My first garden – sweet scents, sweet memories

Her father and grandmother influenced what she chose to plant in her yard.

Mike Derer/AP/File
Bright blooms: Two men browse through the flowers offered at a nursery in Westfield, N.J.

As I stood in the middle of the enormous garden shop with what seemed like every plant in New England within walking distance, something unexpected happened.

It's my first year in a home with a garden, and it feels as though I've waited forever to fill my own empty patch of dirt. Yet, instead of stuffing my plastic cart – kid-in-a-candy-shop style – with every plant that struck my fancy, I wandered the aisles nearly immobilized by memories.

Both my father and maternal grandmother, lifelong Connecticut gardeners, came from German farm families and had a tough-love style with plants. Without much fuss, they made beautiful flowers grow, each in ways reflective of their personalities.

My grandmother, born in 1899, raised her children through the Depression and had little use for "expensive" annuals that needed replacing year after year.

Except for a white-painted tire in her yard that she filled with geraniums (they could, after all, spend the winter inside and be brought back to their outdoor realm in the spring), she preferred the thriftiness of perennials in which a one-time investment generated favorite blooms for years to come.

She loved her pink peonies, stalky white hollyhocks, and dense clusters of blue irises that always reappeared in daunting profusion.

She also cherished a wild rosebush that rambled across her backyard fence each spring then shed its petals in an unlikely snowfall on fresh grass in early June.

Each season, as if waiting for an old friend, she watched for the blooms on her hydrangea bush, those deep blue flowers that would fade to a dusky violet by summer's end.

My favorite plant in her garden was the bleeding heart that my sister and I called the Cinderella tree.

We used to pluck off the magenta, heart-shaped blossoms and stretch them open until each one looked like a princess riding to the ball in her coach.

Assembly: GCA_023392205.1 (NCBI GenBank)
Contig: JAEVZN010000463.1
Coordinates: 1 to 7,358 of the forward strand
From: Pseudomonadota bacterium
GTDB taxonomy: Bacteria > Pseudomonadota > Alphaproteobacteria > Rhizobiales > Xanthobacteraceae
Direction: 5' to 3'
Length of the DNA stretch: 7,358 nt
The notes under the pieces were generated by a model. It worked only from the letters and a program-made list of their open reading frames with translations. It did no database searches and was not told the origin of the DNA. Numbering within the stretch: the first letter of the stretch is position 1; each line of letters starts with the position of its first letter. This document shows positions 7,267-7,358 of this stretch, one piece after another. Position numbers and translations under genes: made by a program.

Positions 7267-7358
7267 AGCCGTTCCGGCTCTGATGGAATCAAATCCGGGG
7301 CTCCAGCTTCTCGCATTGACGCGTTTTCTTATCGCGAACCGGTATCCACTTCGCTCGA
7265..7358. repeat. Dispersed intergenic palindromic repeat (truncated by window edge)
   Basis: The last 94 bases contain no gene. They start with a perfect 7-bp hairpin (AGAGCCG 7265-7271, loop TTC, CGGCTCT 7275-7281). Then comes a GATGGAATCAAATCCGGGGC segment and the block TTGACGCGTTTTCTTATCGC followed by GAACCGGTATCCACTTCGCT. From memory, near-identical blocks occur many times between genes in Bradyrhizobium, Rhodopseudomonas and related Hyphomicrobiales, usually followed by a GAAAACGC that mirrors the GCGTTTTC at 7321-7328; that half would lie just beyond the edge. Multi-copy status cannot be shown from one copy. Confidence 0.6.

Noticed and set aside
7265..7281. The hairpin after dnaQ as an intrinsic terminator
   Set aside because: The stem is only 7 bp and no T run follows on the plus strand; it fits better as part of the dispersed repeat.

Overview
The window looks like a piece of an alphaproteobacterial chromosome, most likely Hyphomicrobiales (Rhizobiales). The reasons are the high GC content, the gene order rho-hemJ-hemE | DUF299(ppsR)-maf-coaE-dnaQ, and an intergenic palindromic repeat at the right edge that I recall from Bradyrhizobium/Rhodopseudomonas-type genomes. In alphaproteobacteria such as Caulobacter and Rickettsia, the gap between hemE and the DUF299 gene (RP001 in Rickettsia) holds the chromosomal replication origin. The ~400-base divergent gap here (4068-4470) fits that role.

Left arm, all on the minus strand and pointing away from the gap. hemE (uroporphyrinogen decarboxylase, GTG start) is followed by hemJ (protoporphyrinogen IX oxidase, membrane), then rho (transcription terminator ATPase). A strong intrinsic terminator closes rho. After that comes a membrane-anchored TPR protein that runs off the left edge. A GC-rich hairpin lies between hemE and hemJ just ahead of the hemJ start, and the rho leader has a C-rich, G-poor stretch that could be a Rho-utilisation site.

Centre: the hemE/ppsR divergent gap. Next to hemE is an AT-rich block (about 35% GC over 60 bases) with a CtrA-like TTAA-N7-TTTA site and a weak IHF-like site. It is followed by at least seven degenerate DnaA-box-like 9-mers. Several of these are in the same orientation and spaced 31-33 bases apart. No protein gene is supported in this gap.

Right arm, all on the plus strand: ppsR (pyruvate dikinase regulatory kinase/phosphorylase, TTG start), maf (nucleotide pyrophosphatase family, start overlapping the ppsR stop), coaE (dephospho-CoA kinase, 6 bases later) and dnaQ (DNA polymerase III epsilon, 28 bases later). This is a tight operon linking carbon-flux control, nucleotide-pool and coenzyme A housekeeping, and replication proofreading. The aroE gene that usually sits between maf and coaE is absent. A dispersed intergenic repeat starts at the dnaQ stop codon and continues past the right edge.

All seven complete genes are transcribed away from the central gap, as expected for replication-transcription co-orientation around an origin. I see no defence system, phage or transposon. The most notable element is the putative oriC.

Finally, I shook myself from reverie and drifted toward the perennials and shrubs section. After consideration, I set a bleeding heart in my cart. Then I selected a blue hydrangea before I made my way over to the roses.

My father's approach to gardening was far less sentimental. He was an annuals man, fond of marigolds, sunflowers, zinnias, and snapdragons.

Each spring he got right to the business of buying the newest hybrids with the promise of the biggest and brightest blooms.

I can remember him growing double dahlias the size of a baby's head and enormous chrysanthemum plants in every rich fall color. He also had a tender way with pansies and petunias that created a parade of vibrant color up our front walk.

Of the many things my father taught me about flowers, I most vividly recall him giving me my first whiff of heliotrope. I still remember being completely seduced by the sweet, heady perfume and stealing into the garden every day, sniffing it again and again.

I wound my way through the garden center's maze of annuals and sought out the heliotrope. I chose three little pots, which I stood and sniffed until I was a girl again, falling in love in my father's garden.

Somehow I was able to continue buying plants: Yes, zinnias and petunias and other beloved annuals for my father. Yes, perennials special to my grandmother.

There were so many other remarkable flowers that caught my attention, but somehow I managed to pass them by. They did not have that same hold on me.

As much as I wanted to plant my garden in my own creative way, I could not resist the stronger desire to have my two favorite gardeners share that first patch of dirt with me.

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